Keeping Warm in the 1930s: Rain and Snow

I’m a bit under the weather today, so I figured I should post another set of images in the “Keeping Warm” series.

Here’s two pages of catalog images from 1937-1938 showing coats to be worn in the rain, and outfits for play in the snow.

rainyweatherfriends

I find the fabric descriptions pretty fascinating. Rubberized fabrics like silk crepe de chine or cotton tweed, all rubber, or cotton gaberdine or whipcord- which were both supposed to be water repellent on their own. Also notice the sensible headwear, umbrellas, and rubber overshoes (which are made of rubber and hollow in the heel so that you can slip your regular footwear inside. I think they should make a comeback!).

snowfun

This image shows darling snow wear! I admit I have a love for the vintage ski jackets- but I’d rather wear them in regular life than in ski and snow sports. I think they’d look pretty cute even with modern jeans! I personally think ski and snow wear has come a long way since the 1930s. Although I’ve never tried it in the snow myself, it’s hard to imagine these “water repellant” styles keeping you dry, if you spend as much time as I do falling down or sitting in snow ;) These are all mentioned to be lined in cotton Kasha. I have not personally ever run across this fabric. If anyone knows what the modern equivalent is, or if it’s still available, please be sure to let us know!

Wishing you a warm weekend,
Lauren

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6 thoughts on “Keeping Warm in the 1930s: Rain and Snow”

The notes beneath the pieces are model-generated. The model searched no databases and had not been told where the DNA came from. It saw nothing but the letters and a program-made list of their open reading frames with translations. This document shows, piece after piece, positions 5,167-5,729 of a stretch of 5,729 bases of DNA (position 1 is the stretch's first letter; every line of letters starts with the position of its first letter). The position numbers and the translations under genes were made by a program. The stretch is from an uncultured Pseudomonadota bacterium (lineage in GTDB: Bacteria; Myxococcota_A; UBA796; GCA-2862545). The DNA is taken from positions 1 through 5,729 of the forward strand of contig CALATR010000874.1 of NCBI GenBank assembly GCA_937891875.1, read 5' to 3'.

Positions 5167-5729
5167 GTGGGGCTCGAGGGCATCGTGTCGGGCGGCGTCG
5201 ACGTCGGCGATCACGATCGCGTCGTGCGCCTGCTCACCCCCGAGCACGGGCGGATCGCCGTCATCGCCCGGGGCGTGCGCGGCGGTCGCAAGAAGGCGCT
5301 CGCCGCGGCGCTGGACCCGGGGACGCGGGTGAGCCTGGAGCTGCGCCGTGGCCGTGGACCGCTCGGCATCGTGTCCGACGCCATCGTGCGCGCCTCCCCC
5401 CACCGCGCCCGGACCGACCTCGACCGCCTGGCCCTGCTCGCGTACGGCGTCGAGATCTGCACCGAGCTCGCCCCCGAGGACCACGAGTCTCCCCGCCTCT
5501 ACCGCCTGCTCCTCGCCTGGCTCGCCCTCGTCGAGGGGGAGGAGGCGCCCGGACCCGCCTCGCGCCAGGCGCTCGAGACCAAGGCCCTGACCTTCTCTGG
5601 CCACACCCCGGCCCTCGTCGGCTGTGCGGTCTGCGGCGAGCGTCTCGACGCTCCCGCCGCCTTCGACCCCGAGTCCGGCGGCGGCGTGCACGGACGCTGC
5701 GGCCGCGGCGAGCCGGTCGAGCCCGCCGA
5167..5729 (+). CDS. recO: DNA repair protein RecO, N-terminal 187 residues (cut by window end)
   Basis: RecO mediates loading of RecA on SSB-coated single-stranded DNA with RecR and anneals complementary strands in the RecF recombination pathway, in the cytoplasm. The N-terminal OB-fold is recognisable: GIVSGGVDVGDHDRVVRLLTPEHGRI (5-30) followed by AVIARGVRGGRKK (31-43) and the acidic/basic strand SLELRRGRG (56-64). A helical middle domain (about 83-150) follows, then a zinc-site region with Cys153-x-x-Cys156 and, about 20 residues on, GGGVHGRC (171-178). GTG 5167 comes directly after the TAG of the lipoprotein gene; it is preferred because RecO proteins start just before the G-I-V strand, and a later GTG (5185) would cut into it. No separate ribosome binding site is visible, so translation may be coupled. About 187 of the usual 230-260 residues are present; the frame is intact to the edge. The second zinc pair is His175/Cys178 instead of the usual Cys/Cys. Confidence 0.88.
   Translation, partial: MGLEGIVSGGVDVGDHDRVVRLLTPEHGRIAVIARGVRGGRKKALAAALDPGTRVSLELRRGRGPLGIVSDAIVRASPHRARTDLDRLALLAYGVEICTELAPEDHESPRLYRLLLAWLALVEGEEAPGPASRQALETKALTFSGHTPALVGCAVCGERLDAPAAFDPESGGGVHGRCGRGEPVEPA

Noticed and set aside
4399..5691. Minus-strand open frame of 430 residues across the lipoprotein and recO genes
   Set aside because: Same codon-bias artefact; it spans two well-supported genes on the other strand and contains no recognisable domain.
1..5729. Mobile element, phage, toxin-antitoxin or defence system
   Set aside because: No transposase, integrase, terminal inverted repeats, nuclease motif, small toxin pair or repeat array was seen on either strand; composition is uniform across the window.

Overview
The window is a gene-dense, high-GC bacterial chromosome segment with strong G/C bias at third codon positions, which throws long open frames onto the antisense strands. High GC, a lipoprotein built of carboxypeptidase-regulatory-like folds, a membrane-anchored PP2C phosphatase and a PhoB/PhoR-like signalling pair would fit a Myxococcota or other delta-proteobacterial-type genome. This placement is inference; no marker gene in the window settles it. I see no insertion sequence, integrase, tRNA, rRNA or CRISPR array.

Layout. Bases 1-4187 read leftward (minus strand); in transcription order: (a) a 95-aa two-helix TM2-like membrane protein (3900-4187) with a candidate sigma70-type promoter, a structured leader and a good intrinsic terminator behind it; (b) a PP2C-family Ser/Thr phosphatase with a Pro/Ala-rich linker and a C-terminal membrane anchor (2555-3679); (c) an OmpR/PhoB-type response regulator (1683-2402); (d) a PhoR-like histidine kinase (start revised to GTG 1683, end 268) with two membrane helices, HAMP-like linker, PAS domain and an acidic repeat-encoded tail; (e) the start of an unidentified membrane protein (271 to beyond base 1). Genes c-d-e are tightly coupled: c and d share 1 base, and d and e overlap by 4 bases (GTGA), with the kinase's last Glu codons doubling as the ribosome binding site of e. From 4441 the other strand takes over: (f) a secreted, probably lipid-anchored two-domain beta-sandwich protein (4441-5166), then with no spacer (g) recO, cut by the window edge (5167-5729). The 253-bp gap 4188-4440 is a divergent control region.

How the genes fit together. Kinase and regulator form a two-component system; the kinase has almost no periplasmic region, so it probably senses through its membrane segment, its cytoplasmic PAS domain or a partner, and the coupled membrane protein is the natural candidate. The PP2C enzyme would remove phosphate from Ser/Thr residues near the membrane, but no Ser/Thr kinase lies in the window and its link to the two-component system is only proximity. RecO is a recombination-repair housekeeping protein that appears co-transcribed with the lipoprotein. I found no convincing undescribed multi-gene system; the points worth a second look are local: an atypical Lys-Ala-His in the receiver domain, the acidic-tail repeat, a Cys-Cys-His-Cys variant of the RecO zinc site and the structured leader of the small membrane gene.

1. They are all so stylish! I’d like to look that good when it’s gloomy and wet out. And I think I’d spend most of my time falling down if I tried skiing, too. :-)

  2. Kasha is flannel backed satin lining. I’ve used it in coat linings and for my 30s style pjs. Jo Ann Fabrics carries flannel backed satin during the winter.

  3. How funny! My rain coat actually looks almost exactly like the “rubberized cotton tweed” one in the lower left corner. Though I have to say it definitely cost more than $1.98. Thanks for a lovely inspiration post.

  4. Second-from-left in top row reminds me of an academic robe or “graduation gown”! I definitely want the Scotty coat, but then I’ve wanted a proper Sherlock Homes Inverness-cloak for years . . . .
    Pure wool, tightly woven and felted, will actually keep you quite dry, unless you actually fall THROUGH the ice. Even then, it keeps insulating. Used to be the only fiber that would continue to insulate when wet, back when the alternatives were down or Dacron. (Dacron stuffing used in sleeping bags does not. Personal Experience.) It may still be the only one – I’ll take it over any artificial fiber yet invented, anyway.

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